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NATO prepares ‘defensive’ response to Russia arms treaty breach

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NATO will this week decide how to respond to Russia’s violation of a key Cold War arms treaty, alliance chief Jens Stoltenberg said Tuesday, insisting any measures would be defensive.

The Intermediate-Range Nuclear Forces (INF) treaty is expected to formally collapse on August 2 after both Russia and the US pulled out, dealing a blow to international arms control efforts.

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Stoltenberg said there was “no indication” the Kremlin was prepared to destroy a missile system the West says breaches the INF and so NATO defence ministers will use talks on Wednesday and Thursday to agree countermeasures.

“Our response will be defensive, measured and coordinated. We will not mirror what Russia does,” Stoltenberg told reporters, saying NATO did not intend to deploy new land-based nuclear missiles in Europe.

“We do not want a new arms race, but as Russia is deploying new missiles, we must ensure that our deterrence and defence remains credible and effective.”

After years of complaining to Russia about the 9M729 ground-launched cruise missile system, the US announced in February it would pull out of the INF in August unless Moscow backed down.

NATO’s 29 allies have unanimously backed Washington’s assessment that the nuclear-capable missile violates the 1987 treaty, which banned ground launched missiles with a range of 500 to 5,500 kilometres (300 to 3,400 miles).

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Diplomats say that rather than simply agreeing with the US, several allies have carried out their own independent investigation and reached the same conclusion themselves.

A meeting of the NATO-Russia Council has been called next week as a last-ditch bid to persuade Moscow to abandon the missiles and save the treaty.

“We call on Russia to take the responsible path,” Stoltenberg said.

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“But unfortunately, we have seen no indication that Russia intends to do so. In fact, it continues to develop and field the new missiles.”

After long denying the existence of the missile system, Russia now insists it complies with the INF and accuses the US in turn of violating the accord.

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WATCH: Saturday Night Live airs Christmas special — that’s just one giant dig at the Electoral College

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NBC's "Saturday Night Live" aired an opening skit that was just one giant attack on the electoral college.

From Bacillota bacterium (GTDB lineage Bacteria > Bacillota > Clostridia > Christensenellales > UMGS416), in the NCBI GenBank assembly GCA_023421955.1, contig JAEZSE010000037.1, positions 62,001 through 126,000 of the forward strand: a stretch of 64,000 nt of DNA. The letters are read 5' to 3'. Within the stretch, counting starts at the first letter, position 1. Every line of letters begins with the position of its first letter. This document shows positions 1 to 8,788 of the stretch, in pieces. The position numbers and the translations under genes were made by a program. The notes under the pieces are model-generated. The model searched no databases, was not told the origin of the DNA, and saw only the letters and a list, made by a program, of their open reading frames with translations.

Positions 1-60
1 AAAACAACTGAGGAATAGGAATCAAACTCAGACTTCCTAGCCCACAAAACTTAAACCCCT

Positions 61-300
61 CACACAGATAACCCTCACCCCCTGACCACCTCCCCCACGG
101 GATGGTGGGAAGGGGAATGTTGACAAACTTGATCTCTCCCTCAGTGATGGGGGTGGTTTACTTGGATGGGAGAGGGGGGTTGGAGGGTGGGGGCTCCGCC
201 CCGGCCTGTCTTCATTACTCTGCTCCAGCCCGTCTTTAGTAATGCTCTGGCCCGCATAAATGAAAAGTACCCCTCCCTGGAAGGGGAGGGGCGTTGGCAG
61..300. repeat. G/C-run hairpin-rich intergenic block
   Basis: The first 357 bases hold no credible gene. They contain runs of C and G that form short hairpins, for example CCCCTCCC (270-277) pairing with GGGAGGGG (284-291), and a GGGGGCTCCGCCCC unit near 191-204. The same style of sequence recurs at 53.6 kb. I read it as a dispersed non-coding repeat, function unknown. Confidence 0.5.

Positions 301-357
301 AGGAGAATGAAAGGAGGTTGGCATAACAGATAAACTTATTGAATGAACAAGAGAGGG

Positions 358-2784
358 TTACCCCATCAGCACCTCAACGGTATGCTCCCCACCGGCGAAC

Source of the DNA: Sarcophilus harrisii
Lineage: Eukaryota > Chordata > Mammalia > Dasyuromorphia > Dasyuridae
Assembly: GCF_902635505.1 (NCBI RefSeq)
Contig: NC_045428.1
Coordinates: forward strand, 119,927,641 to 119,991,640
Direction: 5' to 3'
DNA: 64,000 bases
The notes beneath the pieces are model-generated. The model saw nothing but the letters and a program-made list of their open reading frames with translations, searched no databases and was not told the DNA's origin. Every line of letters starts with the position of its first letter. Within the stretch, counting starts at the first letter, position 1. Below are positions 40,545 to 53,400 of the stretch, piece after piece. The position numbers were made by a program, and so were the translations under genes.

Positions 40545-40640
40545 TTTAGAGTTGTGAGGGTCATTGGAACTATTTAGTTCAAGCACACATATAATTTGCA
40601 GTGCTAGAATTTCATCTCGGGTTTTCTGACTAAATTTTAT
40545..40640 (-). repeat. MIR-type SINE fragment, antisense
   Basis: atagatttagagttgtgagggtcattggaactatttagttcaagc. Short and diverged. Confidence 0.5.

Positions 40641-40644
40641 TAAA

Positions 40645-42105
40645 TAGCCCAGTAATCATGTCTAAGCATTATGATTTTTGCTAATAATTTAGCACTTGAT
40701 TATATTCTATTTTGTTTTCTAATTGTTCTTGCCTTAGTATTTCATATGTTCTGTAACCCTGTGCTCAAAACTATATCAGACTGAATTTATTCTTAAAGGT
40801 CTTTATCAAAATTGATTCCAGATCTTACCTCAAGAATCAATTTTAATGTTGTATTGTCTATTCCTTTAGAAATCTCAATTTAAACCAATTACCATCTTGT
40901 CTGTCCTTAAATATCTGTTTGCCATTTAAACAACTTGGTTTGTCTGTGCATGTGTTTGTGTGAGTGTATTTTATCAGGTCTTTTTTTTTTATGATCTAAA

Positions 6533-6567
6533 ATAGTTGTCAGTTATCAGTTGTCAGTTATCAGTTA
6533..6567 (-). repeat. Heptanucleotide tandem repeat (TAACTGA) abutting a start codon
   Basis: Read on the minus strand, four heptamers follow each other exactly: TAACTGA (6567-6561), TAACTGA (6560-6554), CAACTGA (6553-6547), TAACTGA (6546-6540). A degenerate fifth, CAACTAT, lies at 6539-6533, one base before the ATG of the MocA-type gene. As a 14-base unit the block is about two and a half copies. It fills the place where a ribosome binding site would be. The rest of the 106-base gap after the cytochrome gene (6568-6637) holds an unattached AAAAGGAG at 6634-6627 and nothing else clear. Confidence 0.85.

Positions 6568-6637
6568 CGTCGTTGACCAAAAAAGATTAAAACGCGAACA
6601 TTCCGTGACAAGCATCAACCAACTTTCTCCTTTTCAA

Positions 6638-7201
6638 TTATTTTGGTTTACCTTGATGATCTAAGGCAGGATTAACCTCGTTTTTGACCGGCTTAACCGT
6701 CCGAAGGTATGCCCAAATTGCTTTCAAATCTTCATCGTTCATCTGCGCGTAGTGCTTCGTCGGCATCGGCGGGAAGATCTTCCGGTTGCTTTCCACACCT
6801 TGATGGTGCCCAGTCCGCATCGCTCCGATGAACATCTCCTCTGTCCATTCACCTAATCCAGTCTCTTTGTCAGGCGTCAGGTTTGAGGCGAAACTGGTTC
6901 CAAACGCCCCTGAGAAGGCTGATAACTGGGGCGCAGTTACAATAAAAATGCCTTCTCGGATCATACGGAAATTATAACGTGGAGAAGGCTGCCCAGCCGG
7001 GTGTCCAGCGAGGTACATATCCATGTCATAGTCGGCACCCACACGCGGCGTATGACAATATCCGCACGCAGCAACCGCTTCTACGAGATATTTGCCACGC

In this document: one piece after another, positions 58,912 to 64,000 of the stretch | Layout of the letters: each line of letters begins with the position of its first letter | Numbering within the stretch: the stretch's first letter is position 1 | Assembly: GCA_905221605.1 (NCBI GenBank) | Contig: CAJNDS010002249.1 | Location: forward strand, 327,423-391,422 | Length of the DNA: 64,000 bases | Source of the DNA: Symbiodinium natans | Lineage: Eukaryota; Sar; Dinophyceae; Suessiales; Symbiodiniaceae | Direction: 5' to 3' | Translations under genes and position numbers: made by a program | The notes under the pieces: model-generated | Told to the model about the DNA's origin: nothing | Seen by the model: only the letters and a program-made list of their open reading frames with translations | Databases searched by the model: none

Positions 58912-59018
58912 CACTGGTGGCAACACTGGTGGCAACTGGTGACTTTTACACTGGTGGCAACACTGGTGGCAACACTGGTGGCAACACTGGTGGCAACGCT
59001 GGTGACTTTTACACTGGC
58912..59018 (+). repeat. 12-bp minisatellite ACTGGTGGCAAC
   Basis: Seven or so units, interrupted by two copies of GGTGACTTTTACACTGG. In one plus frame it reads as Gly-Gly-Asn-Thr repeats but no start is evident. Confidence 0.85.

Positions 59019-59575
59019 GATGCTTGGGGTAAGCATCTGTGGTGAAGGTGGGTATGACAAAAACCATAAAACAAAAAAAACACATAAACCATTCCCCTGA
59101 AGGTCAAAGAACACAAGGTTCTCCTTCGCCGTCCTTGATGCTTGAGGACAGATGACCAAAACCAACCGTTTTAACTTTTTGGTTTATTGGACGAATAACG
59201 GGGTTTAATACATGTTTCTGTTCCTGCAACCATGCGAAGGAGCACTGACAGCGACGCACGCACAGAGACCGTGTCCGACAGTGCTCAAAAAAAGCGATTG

A snowman introduced the segment, saying that we could look in on the holiday table conversation thanks to hacked Nest cams.

The skit featured a house in San Francisco, California, a second in Charleston, South Carolina and a third in Atlanta, Georgia.

Each dinner table debated impeachment, and the differences between President Donald Trump and his predecessor, President Barack Obama.

But then the snowman said that none of their votes matter.

"They'll debate the issues all year long, but then it all comes down to 1,000 people in Wisconsin who won't even think about the election until the morning of," the snowman said. "And that's the magic of the Electoral College."

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Georgia mayor being recalled for racism resigns from office: report

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Hoschton Mayor Theresa Kenerly resigned in a special city council meeting held on Saturday, the Atlanta Journal Constitution reported Saturday.

"The resignation came just days after Councilman Jim Cleveland resigned saying he‘d rather leave office on his own terms than face voters in a recall election next month," the newspaper reported. "Both resignations follow an AJC investigation launched seven months ago into claims that an African American candidate for city administrator was sidetracked by Mayor Theresa Kenerly because of his race."

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Nine 2020 Democrats unite to demand DNC Chair Tom Perez scrap debate rules: report

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The Democratic National Committee is facing a revolt for the party's 2020 presidential candidates for its restrictive debate rules.

"Nine Democratic presidential candidates, including the party's front-runners, are urging the Democratic National Committee to toss out the current polling and fundraising rules used to determine who appears in televised debates and reopen the exchanges to better reflect the historic diversity of the current field. The candidates say the rules exclude diverse candidates in the field from participating," CBS News reported Saturday evening.

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